“E ku a mu mu.” (Be still! It is a god!)
“In ancient time women when they were to become Mothers made a pageant of love and ambition to this stone (Pōhakuloa) giving a Mohai (offering) laying before this God a fish called Hilu and emblem of gentleness, graceful, and good disposition in the child.”
“The fish Hilu was accompanied with the leaves of the Lama (a very large wood used in building houses for the Gods), and Emblem of wisdom, ambition and brightness for the child, Lamalama a torch (a beacon of light.)” (Montano – Galioto)
Pukui says it’s a “Large stone believed to bless expectant mothers and endow children with strength and wisdom.” “The Pōhakuloa stone … was worshipped by Hawaiian women who prayed for their children to have wisdom and strength.” (Aluli & McGregor)
About 1830, Queen Ka‘ahumanu ordered that a wall should be built from Punchbowl past Punahou to keep cattle from the inland residential areas. The stone wall also marked a path across Makiki that was first called Stonewall Street (it’s now known as Wilder Avenue.)
The Queen wished to form a gateway at Punahou School through this wall, and wanted two large stones on each side of the gate.
The stone would not move at first, so a kahuna was consulted. The kahuna suggested that a lūʻau, or feast, be prepared with certain foods. After the lūʻau, the stone was moved easily to its new spot.
“My father had great difficulty in persuading them to move a large stone, which they revered as a Kupua, or local deity. This was to be placed at one side of the upper gate as a part of the wall. It was considered very dangerous to move a Kupua, and disaster was almost sure to follow.”
“The workmen believed that the rock would remain stationary and refuse to be up-rooted, but it was displaced without any calamity and dragged by a team of oxen to the gate.” (Rice, The Friend, March 1924)
“The stone was to be transported from the northeastern slope of Round Top (near the former home of Mrs. FM Swanzy). Its sacred nature required that ‘So sacred was Pōhakuloa that none but the king himself could sanction its removal and for that ceremony even the presence of the king was necessary, stripling though he was.'” (Damon, The Friend, March 1924).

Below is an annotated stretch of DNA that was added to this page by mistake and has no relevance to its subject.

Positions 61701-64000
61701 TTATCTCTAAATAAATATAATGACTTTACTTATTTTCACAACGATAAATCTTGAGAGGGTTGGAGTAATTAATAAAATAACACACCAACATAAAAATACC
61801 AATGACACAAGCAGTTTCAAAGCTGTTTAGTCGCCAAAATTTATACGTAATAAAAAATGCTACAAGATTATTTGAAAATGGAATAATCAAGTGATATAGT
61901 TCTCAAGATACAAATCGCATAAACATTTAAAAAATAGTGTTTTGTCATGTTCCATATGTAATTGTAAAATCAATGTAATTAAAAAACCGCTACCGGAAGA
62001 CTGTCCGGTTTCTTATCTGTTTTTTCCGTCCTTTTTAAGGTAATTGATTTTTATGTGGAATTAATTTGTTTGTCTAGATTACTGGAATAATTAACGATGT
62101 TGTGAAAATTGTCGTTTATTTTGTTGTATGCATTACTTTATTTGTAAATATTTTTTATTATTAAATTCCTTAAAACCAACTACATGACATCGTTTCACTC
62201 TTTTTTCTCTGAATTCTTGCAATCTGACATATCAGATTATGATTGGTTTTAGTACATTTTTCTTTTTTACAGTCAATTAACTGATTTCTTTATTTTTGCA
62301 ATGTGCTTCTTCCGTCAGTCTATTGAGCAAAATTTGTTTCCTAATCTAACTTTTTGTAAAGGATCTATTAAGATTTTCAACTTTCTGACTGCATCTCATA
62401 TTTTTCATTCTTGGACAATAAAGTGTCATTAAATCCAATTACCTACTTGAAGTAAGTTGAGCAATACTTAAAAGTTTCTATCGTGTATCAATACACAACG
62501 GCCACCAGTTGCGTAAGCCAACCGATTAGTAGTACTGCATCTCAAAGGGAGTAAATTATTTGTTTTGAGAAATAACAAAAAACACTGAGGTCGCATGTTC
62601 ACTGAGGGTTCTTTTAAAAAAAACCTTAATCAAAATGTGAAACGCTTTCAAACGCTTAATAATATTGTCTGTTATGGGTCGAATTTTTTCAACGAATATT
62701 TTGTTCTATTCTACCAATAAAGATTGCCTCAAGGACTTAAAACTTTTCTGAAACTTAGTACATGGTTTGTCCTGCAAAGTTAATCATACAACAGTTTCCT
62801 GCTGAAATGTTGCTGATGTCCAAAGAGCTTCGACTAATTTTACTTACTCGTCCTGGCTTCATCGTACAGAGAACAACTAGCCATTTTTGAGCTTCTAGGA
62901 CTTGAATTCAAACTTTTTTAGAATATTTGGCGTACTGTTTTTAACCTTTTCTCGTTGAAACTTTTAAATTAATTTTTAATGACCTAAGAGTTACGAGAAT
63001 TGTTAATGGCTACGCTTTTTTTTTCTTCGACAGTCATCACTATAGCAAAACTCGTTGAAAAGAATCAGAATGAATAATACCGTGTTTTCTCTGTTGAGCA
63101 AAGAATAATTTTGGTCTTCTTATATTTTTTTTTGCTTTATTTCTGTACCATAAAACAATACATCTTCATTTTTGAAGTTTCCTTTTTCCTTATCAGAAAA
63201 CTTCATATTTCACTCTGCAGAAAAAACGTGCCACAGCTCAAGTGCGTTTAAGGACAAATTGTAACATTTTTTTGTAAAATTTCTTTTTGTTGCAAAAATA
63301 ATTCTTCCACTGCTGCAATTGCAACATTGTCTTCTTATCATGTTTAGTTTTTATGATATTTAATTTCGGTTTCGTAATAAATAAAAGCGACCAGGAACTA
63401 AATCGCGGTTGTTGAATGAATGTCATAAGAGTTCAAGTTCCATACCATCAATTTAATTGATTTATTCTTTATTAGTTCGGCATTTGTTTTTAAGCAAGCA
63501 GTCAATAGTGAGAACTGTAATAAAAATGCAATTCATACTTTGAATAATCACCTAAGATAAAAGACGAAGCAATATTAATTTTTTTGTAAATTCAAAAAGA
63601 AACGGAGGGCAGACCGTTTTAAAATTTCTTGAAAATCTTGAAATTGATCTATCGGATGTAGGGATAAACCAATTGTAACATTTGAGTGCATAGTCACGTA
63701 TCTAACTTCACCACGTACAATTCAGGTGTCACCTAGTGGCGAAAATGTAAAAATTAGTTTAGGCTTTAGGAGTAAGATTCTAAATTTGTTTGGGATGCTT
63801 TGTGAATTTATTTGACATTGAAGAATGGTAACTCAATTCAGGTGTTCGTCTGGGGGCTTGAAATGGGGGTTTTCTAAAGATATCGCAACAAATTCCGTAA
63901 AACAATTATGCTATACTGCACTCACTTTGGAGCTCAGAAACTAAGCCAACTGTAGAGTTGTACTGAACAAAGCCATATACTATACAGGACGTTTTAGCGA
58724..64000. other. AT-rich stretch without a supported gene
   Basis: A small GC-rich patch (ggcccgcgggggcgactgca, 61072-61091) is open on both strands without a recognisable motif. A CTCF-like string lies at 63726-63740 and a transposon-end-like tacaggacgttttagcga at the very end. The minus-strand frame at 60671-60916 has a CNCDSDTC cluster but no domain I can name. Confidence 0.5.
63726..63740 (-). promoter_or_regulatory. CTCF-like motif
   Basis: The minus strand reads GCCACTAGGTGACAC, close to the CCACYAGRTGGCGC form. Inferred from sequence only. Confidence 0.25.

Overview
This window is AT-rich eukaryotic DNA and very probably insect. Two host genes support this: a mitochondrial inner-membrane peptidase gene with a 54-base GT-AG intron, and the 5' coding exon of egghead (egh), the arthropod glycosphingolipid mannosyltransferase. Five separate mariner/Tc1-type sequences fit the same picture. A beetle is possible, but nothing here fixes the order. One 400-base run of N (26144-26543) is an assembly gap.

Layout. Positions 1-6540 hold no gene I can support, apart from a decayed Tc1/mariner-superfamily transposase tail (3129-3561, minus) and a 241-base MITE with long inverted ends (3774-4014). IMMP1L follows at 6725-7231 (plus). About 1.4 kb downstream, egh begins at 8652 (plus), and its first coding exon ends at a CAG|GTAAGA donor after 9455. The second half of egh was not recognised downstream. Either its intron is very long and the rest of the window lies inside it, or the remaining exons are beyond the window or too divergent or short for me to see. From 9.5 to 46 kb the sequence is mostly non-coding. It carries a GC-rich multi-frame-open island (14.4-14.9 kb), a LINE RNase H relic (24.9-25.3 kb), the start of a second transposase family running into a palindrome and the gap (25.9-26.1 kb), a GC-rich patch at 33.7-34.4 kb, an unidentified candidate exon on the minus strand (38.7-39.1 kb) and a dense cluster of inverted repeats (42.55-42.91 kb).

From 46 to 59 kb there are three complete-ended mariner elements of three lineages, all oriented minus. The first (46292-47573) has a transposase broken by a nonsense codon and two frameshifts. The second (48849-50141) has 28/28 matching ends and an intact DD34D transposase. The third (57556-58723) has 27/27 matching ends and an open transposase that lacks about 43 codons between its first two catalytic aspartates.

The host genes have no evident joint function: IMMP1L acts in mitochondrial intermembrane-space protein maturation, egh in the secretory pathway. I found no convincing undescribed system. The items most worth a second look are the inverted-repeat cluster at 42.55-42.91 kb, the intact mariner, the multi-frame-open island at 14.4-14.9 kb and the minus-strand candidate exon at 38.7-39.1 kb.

“The big rock was exhumed from its bed (on the west side of the road leading to Manoa Valley, opposite the old “Cow Pen”) and rolled upon a framework of ship’s spars. The young King (Kamehameha III) then seated himself upon the apex of the rock, and gave the word of command …”
“… when rock, King and all were lifted upon the shoulders of the hulumanus – numerous as ants tugging at a kernel of corn – and carried down to its place.” (Damon, The Friend, March 1924)
Pōhakuloa was shaped like a “mammoth taro leaf.” Originally nine feet in length, the rock stood seven feet above ground and two below.
“(T)he huge lava boulder that stood guard at the Punahou gate. A monumental pyramid it seemed, towering upward in grim majesty, – probably ten feet.”
“A challenge it was to enterprising boys, with an instinct to decorate scenery with their initials, to climb its dizzy heights and leave their sculptured letters on the only “Walhalla” within reach.” (Weaver, The Friend, March 1924)
“This rock was a curiosity about twelve feet high, and weighing several tons, and of the shape of a mammoth kalo. Often have I climbed to its top and eaten my lunch from my tin-pail thereon, and to my childish imagination it seemed as high as a church-tower.” (Judd, The Friend, March 1924)
In 1854-59, Pōhakuloa, too large to move, was broken into pieces because it stood in the way of a road widening project. A remainder of Pōhakuloa still stands at Punahou’s front gate.
“The other part of the stone … was given to a Japanese consul living at the corner of Beretania and Makiki streets. Kapiʻolani Maternity Home was later built at this site and some believe that the mana (divine power) of this pōhaku was a factor in its siting.” (Aluli & McGregor)
Reportedly, there is another significant stone at Punahou, called Keapopo. The story suggests it and Pōhakuloa would call to each other: “You come over here,” “No, you come here.” (Manoa Heritage)
The image shows a remnant of the once larger Pōhakuloa at the Punahou School entrance (the plaque states “Punahou School Founded 1841”.)